One final note… a mouse in your car could pose as a potentially hazardous situation that could be dangerous.  Granted I haven’t seen any recent news stories where mice have killed their hosts, but it is not something to be taken lightly.  The integrity of your vehicle’s operation could be compromised which may be a safety hazard.  For example, a mouse could have chewed through the coating of wires and exposed a potential electrical hazard.  This may result in a fire or other unexpected consequences.  For this reason, it is recommended that you take your vehicle to a certified mechanic to be inspected for any possible damage.

If you have any questions or would like to share your experience with mice, please leave a note in the comments.

Best of luck in your mouse hunting adventures!

7 Responses

  1. Anonymous December 1, 2012 / 2:13 am

    i am so frustrated! I don’t eat in my car and have cleaned it out quite often since I found mouse droppings. The mouse or mice have made a nest under the hood of my car with insulation from our garage wall. since we found the source of the nest, I have move the car out of the garage. I have removed the nest 3 times, put out sticky traps, put out 2 traps with peanut butter on them (wrapped with string), and just recently put out mouse poison. the peanut butter was eaten but the traps were not set. Today I saw that the poison was eaten and I found another nest in the engine area. I cleaned it out, vacuuming with the shop vac. I am a a loss-tired of cleaning out mouse droppings, tired of not being able to park in my garage, having to scrape windows in the morning! HELP!

    • Jim December 1, 2012 / 11:16 am

      I’m sorry to hear you’re having so much trouble with mice. It sounds like you’re doing all the right things.

      The reason the mice keep making your way to the car is not because of the food; it’s because of the warmth of your engine after you’ve returned from a trip.

      As painful as this sounds, keep your car(s) out of the garage for a couple weeks – no cheating. :) During this time, a full fledged assault needs to take place. Setting traps are important, but you should also try removing clutter from the garage. Don’t just look on the ground… mice are excellent climbers, so you might also want to look up … shelves, attics, crawl spaces, etc…

      Try to figure out how they’re getting in. Seal that access point.

      They may already have other nests in your garage. Do you have any dryer vents, or other warm areas? Give it a thorough clean out to make sure there aren’t more nests you haven’t found yet.

      Eliminate food sources… any pet food in the garage? Seal it tightly.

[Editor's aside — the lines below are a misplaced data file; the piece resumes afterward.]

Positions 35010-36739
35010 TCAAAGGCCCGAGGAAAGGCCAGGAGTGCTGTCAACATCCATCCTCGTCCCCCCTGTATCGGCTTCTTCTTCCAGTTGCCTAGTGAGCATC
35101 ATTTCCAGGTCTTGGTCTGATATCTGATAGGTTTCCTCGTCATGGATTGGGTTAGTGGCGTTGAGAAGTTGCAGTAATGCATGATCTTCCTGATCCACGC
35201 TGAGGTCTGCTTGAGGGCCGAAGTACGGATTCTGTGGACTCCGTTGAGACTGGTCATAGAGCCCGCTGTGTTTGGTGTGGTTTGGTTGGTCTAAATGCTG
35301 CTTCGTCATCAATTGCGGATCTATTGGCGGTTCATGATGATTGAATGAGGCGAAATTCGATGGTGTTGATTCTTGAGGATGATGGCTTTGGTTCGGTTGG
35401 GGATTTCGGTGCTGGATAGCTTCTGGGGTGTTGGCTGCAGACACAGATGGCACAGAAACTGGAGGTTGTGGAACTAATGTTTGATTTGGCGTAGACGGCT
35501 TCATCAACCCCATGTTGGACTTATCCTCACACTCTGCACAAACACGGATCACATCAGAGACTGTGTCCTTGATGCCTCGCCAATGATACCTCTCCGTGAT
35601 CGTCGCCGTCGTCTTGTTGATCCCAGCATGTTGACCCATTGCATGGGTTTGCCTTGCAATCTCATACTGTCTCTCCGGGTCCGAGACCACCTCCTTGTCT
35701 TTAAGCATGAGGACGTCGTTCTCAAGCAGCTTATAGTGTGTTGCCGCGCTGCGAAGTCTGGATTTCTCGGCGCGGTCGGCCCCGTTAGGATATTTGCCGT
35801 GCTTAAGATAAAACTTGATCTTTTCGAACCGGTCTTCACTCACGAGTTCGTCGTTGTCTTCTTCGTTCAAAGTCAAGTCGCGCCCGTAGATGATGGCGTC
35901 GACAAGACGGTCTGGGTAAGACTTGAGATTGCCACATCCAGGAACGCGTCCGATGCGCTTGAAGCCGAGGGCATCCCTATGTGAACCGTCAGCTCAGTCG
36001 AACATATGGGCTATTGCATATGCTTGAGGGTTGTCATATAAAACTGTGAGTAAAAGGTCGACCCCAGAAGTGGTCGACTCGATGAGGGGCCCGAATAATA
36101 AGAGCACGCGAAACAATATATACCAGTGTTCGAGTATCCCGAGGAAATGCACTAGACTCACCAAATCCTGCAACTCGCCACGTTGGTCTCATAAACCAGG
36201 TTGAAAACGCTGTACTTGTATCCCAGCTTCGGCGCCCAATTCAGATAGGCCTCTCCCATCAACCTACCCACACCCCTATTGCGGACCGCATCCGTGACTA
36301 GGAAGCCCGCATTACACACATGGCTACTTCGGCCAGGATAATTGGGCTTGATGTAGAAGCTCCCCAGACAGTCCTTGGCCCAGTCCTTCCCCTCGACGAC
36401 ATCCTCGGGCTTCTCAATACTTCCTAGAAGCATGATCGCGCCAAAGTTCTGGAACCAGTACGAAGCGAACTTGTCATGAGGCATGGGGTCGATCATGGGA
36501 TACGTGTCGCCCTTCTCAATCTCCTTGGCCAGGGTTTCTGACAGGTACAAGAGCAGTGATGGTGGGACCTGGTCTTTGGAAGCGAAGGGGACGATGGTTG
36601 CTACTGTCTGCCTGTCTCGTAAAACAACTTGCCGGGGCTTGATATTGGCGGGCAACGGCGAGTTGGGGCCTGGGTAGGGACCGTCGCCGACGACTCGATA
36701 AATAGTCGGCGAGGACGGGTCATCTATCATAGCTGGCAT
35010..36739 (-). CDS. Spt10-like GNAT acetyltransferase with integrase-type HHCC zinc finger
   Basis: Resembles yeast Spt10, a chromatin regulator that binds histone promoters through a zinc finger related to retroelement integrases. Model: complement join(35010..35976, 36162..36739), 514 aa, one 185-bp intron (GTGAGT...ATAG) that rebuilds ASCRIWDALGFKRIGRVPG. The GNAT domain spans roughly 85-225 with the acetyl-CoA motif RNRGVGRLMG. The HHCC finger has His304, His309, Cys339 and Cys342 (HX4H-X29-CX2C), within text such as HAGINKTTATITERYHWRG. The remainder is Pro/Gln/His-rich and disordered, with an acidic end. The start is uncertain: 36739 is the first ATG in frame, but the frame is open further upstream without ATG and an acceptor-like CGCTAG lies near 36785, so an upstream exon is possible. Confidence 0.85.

One other thing… since you’ve used poison, I highly recommend keeping your car far away from the garage. If a mouse gets in one of your car vents and finally dies from the poison (remember, they will be attracted to warmth), you’re going to be driving around with the windows down in sub-zero temperatures because the stench is so awful. It’s one of the reasons I’m not a fan of poison. You lose control of where the mouse dies… it could be anywhere, and when that body starts decomposing (it may freeze now, and not start smelling to next spring even!), it’s not pleasant.

      I know what I’ve proposed is easier said than done, but if you keep at it, you will prevail.

      Good luck!

    • Anonymous December 17, 2012 / 5:57 pm

      I recommend putting a tarp on the car, wrap it up tight, and throwing moth balls in it. give it a chance!

  2. Anonymous January 16, 2013 / 9:20 pm

    I am having a similiar situation. I had to take my car in to change my wires and fix the engine. They cleaned everything out. I live in an apartment building and I have an outside parking lot which I pay for annually to park in. They are starting to come back into my engine and leaving food in my engine. I am unable to set traps because I do park outside. Is there anything else that I can do to prevent the mices/rats from getting in.

  3. Anonymous October 8, 2013 / 7:09 pm

    One thought to prevent mice from staying in warm engine: lift hood and
    let engine cool off more quickly.

  4. Anonymous November 27, 2013 / 6:59 pm

    i used peppermint oil yesterday night ( i heard mice hate it) and i had no new mice poo this morning. I just threw a couple cotton balls with peppermint oil on them in non hot engine areas overnight and removed them before driving again. Engine smells like candy canes but it seemed to work so far!

  5. Anonymous March 16, 2014 / 1:15 pm

    If 4 household foggers are placed into an air tight car in one in the truck and wait 6 hours for the fumes to work, it should be enough to kill it. Now you have to remove the thing, good-luck in finding him.
    Insure you air out the car before driving it!
    Use foggers that are pilot light save to remove fire danger…